Re: [dmarc-ietf] Nonexistent Domain Policy was: Re: Working Group Last Call: draft-ietf-dmarc-psd

Dotzero <> Fri, 19 July 2019 12:04 UTC

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From: Dotzero <>
Date: Fri, 19 Jul 2019 08:04:20 -0400
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To: Ian Levy <>
Cc: Scott Kitterman <>, "" <>
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Subject: Re: [dmarc-ietf] Nonexistent Domain Policy was: Re: Working Group Last Call: draft-ietf-dmarc-psd
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I've been following the discussion but haven't contributed anything until
this point. Comment below.

On Fri, Jul 19, 2019 at 3:29 AM Ian Levy <ian.levy=>; wrote:

> > I think this is one of those "you must be this tall to ride on this ride"
> > situations.  DNS comes equipped with multiple footguns and you have to
> know a bit about what you're doing to make sure you get the effects you're
> after.
> This. DMARC today allows people to disconnect their outgoing mail from the
> rest of the world. Admittedly, the PSD-level policies would have a much
> greater effect, but your PSD/TLD operator can already bork you if they're
> not competent.
> There are two different buckets of risk in my view, though :
> 1) New TLDs are effectively greenfield sites and can enforce appropriate
> requirements on their customers from the start to minimize the chance of
> unintended consequences (for example, by requiring domain DMARC labels).
> 2) Existing TLDs, where there are many subdomains with wildly variable
> implementations, policies and use and here we are going to have to be
> really careful. Careful and methodical testing will be necessary to make
> sure that introduction of the PSD-level policies doesn't break anything
> important. It took us 6 months to get to synthesizing p=reject for
> non-existent subdomains of A lot of that was analysing the data
> we got back and fixing stuff that we never expected (like Kerberos - don't
> ask!). I don't see why it would be different with the np= tag, but it will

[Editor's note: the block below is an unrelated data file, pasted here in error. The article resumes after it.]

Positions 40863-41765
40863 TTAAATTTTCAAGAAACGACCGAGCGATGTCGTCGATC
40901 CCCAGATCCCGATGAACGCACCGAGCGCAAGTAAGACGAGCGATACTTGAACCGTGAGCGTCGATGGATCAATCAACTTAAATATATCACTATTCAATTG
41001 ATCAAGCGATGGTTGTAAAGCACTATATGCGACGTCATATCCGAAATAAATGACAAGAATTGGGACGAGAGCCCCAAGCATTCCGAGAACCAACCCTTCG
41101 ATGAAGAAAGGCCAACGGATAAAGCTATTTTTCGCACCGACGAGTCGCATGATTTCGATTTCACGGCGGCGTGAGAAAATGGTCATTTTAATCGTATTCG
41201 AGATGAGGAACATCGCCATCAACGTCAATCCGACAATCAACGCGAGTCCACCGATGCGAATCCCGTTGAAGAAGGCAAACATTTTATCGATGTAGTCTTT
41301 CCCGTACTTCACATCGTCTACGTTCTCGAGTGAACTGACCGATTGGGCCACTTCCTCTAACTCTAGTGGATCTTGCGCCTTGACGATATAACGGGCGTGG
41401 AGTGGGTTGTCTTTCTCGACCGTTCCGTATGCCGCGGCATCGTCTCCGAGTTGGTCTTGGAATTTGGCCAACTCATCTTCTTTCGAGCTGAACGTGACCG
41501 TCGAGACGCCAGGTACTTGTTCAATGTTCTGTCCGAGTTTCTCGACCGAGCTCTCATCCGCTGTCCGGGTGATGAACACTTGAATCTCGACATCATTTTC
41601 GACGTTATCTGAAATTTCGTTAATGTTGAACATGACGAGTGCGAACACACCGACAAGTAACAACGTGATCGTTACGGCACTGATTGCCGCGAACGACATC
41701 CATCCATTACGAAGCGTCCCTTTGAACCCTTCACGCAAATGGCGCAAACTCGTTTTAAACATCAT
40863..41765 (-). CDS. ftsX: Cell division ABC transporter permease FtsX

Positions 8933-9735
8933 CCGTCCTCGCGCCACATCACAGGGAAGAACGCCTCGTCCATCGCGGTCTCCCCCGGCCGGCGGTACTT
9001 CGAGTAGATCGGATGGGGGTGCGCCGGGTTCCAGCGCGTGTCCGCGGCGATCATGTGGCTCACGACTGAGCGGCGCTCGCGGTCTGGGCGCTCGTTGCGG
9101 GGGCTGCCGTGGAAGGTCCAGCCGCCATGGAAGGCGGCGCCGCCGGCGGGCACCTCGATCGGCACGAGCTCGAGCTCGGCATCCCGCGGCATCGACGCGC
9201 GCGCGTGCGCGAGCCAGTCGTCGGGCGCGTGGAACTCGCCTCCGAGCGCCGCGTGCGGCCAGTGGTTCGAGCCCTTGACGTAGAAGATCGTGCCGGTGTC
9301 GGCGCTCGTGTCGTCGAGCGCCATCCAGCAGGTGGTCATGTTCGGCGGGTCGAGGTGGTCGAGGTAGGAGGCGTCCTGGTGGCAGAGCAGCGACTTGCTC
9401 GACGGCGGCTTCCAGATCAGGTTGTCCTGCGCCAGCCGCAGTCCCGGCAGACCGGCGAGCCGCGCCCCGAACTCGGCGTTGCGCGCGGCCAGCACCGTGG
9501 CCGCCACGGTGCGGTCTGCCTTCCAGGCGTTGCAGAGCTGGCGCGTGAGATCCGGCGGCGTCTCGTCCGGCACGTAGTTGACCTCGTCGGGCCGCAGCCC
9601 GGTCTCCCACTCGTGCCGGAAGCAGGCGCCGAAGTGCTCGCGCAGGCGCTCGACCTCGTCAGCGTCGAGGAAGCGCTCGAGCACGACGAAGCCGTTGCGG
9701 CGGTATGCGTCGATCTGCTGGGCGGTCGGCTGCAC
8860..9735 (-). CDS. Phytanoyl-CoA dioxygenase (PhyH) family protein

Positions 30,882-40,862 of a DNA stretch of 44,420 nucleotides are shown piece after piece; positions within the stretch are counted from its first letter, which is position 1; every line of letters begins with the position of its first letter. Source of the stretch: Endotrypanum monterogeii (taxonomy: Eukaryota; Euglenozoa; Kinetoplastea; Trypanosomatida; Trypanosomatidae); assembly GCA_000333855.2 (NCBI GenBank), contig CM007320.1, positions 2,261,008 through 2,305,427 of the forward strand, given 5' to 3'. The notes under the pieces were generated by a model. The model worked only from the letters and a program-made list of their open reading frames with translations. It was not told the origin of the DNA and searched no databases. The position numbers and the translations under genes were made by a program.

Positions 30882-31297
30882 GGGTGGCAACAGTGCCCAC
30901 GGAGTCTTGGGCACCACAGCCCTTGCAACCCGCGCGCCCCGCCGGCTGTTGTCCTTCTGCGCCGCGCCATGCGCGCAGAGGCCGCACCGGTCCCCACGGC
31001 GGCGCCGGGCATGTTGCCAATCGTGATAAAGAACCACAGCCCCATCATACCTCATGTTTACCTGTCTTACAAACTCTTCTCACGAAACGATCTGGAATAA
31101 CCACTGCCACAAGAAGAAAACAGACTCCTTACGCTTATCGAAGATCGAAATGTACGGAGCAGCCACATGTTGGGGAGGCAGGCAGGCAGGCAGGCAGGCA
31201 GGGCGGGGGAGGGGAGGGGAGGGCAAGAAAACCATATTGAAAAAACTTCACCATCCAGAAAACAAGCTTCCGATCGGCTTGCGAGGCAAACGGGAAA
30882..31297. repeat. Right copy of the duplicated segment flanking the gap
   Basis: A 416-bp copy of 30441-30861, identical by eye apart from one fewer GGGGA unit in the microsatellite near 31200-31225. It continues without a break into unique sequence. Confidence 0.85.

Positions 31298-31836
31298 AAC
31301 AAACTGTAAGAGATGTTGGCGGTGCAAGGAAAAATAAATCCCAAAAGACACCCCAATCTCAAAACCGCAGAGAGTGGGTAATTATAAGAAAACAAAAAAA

> hopefully be much more limited in what we could mess up.
> I think we're really all worried about the second of these cases. If
> that's true, then I'm with Scott - if you don't understand this stuff,
> don't go and set an np tag on your PSD and cross your fingers. It's going
> to end badly. One of the things about doing the experiment is surely to
> help us understand how badly these can go wrong, so we can write down a
> bunch of ways not to do things.
> We can write in the document that scissors are sharp and running with
> sharp things can cause problems. But in the end, someone is going to run
> with scissors and get hurt. We can't code for every single case here and we
> surely must assume a level of competence of people implementing something
> like this.
The problem, which we know or should know, is that DNS records are
apparently difficult to get right. We have a large corpus of data points to
back this up based on decades of experience. Even large, supposedly
experienced and technically qualified organizations shoot themselves in the
foot. Speaking as an original participant in the team, I can't
emphasize enough the education and evangelization effort involved related
to adoption (and misunderstanding of how it works... or doesn't work).

I think you are incorrect with your assumption regarding scenario #1. I
recently had a discussion with an owner/operator of a number of "new" TLDs.
They have no clue regarding this effort. So even if a TLD is new, that does
not mean it will implement from day 1. This means scenario #2 is more
likely the scenario to be dealt with (default) rather than #1. Perhaps
after some extended period of pain or if ICANN mandates something, #1 will
become the default, but I wouldn't hold my breath.

With regard to scenario #2, it is not enough to simply say "don't run with
scissors". Some group, M3AAWG or ICANN or ISOC, will need to educate and
evangelize those outside the inner circle, so to speak. I'm sure that
companies like Agari, Dmarcian, Valimail, etc. will gladly provide
assistance., That TLD owner/operator I mentioned earlier is not overly
familiar with the space or those vendors.

It is not enough for the creators of a proposed standard to state it's
technical validity. This implies a deployment document based on the
experiences of early adopters.

Just a few thoughts.

Michael Hammer